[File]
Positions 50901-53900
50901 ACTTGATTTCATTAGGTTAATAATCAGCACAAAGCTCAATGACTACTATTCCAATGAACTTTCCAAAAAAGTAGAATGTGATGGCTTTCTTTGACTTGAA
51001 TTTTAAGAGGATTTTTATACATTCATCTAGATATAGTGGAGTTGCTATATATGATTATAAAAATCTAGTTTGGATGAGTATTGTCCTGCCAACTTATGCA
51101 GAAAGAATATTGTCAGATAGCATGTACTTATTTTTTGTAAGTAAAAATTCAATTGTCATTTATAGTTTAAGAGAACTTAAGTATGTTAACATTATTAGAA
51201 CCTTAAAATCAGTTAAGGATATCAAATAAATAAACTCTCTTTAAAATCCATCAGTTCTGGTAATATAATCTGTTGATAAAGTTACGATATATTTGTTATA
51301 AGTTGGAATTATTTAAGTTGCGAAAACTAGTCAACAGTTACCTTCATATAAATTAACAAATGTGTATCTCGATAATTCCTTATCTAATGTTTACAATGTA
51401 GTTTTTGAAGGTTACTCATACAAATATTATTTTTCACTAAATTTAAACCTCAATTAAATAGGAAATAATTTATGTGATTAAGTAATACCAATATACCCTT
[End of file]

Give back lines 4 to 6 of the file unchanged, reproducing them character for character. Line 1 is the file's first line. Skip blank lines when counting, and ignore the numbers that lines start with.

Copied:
51101 GAAAGAATATTGTCAGATAGCATGTACTTATTTTTTGTAAGTAAAAATTCAATTGTCATTTATAGTTTAAGAGAACTTAAGTATGTTAACATTATTAGAA
51201 CCTTAAAATCAGTTAAGGATATCAAATAAATAAACTCTCTTTAAAATCCATCAGTTCTGGTAATATAATCTGTTGATAAAGTTACGATATATTTGTTATA
51301 AGTTGGAATTATTTAAGTTGCGAAAACTAGTCAACAGTTACCTTCATATAAATTAACAAATGTGTATCTCGATAATTCCTTATCTAATGTTTACAATGTA